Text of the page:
3 Memory TerminologyMemory cell: a device used to store a single bit (0 or 1). Examples: FF, charged capacitor, a single spot on a magnetic disk or tape.Memory word: a group of bits (cells) in a memory that represents instructions or data of some type.Byte: a special term used for a group of 8 bits.Capacity: a way of specifying how many bits of data can be stored in a particular memory device. Example: bit words = 4K x20Density: another term for capacity. Often with reference to space.
4 Memory Terminology(cont’d) Address: A number that identifies the location of a word in memory. (Figure 11-2)Read operation: the operation whereby the binary word stored in a specific memory location is sensed and then transferred to another device.Write operation: the operation whereby a new word is placed into a particular memory location.Access time: amount of time required to perform a read operation.Volatile memory: any type of memory that requires the application of electrical power in order to store information.
5 Memory Terminology (cont’d) Random Access Memory (RAM): memory in which the actual physical location of memory word has no effect on how long it takes to read from or write into that location.Sequential Access Memory: a type of memory in which the access time is not constant but varies depending on the address location.Read/Write Memory: any memory that can be read from and written into with equal ease.Read-Only Memory(ROM)
6 Memory Terminology (cont’d) Static memory devices: semiconductor memory devices in which the stored data will remain permanently stored as long as power is applied.Dynamic memory devices: data need to be periodically refreshed.Main memory: also referred to as the computer’s working memory.Auxiliary memory: also referred to as mass storage. Always nonvolatile.
7 General Memory Operation Select the address in memory that is being accessed for a read or write operation.Select either a read or a write operation to be performed.Supply the input data to be stored in memory during a write operation.Hold the output data coming from memory during a read operation.Enable (or disable) the memory so that it will (or will not) respond to the address inputs and read/write command.
8 Address Inputs N words log2 N address inputs The R/W’ input Memory Enable: Chip Enable, Chip Select
9 CPU-Memory Connections Address Bus: a unidirectional bus that carries the binary outputs from the CPU to the memory IC to select one memory location.Data Bus: a bi-directional bus that carries data between the CPU and the memory IC.Control bus: carries control signals from the CPU to the memory IC.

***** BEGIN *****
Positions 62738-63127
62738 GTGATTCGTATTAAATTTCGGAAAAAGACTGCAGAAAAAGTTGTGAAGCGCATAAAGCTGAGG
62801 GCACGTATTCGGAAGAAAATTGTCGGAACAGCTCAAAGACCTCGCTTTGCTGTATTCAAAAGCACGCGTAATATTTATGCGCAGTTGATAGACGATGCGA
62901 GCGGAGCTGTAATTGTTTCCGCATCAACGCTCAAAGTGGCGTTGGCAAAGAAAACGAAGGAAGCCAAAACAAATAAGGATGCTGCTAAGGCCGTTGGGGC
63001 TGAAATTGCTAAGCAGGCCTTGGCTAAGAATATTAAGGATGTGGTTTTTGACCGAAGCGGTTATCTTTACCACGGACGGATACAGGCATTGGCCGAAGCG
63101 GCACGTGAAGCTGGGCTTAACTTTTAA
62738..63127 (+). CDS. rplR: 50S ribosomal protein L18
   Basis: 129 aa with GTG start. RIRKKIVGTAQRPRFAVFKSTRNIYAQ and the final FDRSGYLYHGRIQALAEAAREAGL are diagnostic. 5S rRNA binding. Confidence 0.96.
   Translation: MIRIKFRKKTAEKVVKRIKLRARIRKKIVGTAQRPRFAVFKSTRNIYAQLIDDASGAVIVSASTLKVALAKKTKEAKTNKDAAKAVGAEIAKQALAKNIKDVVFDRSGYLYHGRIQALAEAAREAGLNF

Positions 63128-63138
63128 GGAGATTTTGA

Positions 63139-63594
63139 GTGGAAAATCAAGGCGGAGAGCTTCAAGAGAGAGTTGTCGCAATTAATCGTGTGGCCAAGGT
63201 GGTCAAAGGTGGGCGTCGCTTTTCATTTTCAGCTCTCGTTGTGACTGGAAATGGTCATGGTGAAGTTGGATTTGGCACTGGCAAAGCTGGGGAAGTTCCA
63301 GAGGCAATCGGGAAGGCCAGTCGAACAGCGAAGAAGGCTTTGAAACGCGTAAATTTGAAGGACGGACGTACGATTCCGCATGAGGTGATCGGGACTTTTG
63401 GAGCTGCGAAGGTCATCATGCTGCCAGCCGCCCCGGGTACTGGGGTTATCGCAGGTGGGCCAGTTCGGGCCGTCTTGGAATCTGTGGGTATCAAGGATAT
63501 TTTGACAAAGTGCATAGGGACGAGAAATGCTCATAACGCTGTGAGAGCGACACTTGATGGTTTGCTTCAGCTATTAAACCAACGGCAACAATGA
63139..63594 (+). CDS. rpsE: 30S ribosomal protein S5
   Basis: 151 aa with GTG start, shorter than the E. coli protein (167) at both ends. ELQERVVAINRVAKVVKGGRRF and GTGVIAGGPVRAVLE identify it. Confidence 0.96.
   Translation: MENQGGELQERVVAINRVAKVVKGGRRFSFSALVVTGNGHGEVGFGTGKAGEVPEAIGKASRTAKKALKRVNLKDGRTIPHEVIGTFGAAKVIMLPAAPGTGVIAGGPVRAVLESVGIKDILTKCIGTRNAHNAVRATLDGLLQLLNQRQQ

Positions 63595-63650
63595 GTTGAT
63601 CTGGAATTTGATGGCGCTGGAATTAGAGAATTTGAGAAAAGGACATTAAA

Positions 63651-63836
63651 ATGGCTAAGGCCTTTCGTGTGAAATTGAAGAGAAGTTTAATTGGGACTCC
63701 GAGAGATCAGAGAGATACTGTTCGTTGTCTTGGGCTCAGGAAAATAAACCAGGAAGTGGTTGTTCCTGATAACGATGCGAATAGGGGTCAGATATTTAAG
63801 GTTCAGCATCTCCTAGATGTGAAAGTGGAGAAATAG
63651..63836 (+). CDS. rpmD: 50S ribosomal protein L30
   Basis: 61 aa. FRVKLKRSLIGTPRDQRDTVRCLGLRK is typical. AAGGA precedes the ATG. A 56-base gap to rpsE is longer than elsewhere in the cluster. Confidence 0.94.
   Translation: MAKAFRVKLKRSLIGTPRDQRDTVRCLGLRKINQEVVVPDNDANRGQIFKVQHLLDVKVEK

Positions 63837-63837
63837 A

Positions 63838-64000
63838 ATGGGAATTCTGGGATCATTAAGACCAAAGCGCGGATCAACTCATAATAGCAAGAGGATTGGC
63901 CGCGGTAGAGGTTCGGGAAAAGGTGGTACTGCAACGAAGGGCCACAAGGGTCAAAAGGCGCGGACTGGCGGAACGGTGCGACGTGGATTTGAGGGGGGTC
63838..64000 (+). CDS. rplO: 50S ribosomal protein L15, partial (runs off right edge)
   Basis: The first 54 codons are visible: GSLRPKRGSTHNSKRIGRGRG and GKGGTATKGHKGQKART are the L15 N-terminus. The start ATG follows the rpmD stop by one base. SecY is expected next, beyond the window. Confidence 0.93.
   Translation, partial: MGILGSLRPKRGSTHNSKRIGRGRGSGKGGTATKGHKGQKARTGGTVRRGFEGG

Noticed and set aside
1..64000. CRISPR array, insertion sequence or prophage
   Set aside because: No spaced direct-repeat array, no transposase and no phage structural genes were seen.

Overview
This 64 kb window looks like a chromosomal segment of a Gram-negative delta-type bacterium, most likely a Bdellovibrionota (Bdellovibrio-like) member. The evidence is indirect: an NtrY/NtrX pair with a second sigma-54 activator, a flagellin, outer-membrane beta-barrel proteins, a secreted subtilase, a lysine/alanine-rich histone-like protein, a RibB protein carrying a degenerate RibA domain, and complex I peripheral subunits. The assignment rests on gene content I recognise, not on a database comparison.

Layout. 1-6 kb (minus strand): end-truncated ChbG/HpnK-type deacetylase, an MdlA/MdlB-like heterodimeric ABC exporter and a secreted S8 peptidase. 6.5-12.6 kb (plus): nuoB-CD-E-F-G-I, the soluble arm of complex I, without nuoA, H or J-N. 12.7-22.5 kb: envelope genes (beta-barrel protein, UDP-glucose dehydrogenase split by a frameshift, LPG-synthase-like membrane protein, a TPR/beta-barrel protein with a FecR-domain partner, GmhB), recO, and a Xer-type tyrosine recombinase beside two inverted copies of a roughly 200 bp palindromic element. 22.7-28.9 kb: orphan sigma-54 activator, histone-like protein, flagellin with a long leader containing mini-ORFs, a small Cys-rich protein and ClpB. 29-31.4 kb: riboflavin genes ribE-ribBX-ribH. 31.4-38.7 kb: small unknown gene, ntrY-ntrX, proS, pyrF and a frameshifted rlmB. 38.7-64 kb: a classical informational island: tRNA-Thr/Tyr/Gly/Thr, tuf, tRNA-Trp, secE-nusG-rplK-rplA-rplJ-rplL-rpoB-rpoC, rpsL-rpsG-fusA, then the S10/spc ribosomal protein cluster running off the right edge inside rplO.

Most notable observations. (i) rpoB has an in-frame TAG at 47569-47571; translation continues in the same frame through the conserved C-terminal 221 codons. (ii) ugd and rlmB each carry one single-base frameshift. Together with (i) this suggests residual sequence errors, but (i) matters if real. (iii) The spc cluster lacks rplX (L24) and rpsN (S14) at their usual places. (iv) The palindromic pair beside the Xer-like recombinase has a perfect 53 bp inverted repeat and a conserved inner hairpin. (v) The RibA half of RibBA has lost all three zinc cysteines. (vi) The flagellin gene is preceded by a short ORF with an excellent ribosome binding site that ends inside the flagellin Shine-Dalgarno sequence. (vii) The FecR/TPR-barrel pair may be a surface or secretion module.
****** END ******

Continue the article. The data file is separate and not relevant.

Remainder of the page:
10 Read-Only MemoryDesigned to hold data that either are permanent or will not change frequently.During normal operation, no data can be written into a ROM, but data can be read from ROM.The process of entering data is called programming or burning-in the ROM.All ROMs are nonvolatile.
11 ROM Block Diagram Figure 11-6 shows a 16x8 ROM. 4 address inputs, 8 data outputs.CS: Chip Select.The Read operation.
12 ROM Architecture Figure 11-7: architecture of a 16x8 ROM. Register arrayRow decoderColumn decoderOutput buffers.
14 ROM TimingtACC: access time, time interval between the application of a ROM’s input and the appearance of the data outputs during a read operation.tOE: output enable time, the delay between the CS input and the valid data output.
15 Types of ROMsMask-Programmed ROM: cannot be reprogrammed (Figure 11-9).Programmable ROMs (PROMs): FigureErasable Programmable ROM (EPROM): use UV lights to erase all cells at the same time. (15-20 minutes.) Vpp: programming voltage. FigureElectrically Erasable PROM (EEPROM): Figure 11-13, allows rapid in-circuit erasure and reprogramming of individual bytes, suffer from low density and higher cost.CD-ROM
23 ROM Applications Firmware Bootstrap memory Data tables Data converter Function generatorAuxiliary storage: flash memory.
24 Semiconductor RAMWhen the term RAM is used with semiconductors memories, it is usually taken to mean read/write memory as opposed to ROM.RAM is used for temporary storage of programs and data.RAM is volatile.Standby mode saves power.
25 RAM ArchitectureConsisting of a number of registers, each storing a single data word, and each having a unique address.Read operationWrite operationChip SelectCommon input/output pins
33 Address Multiplexing 16Kx1 DRAM is obsolete. (has 14 address inputs) 4Mx1 DRAM would require 22 address lines.To reduce the number of pins on high-capacity DRAM, address multiplexing is utilized.High-order bits row addressLow-order bits column address
39 DRAM RefreshingDRAM chips are designed so that whenever a read operation is performed on a cell, all of the cells in that row will be refreshed.Two refresh modes:Burst refresh: normal memory operation is suspended, and each row of the DRAM is refreshed in succession until all rows have been refreshed.Distributed refresh: row refreshing in interspersed with the normal operation.
40 Expanding Word Size and Capacity Expanding word size: connecting two 16x4 RAMs for a 16x8 module. (Figure 11-34)Expanding capacity: connecting two 16x4 chips for a 32x4 memory (Figure 11-36)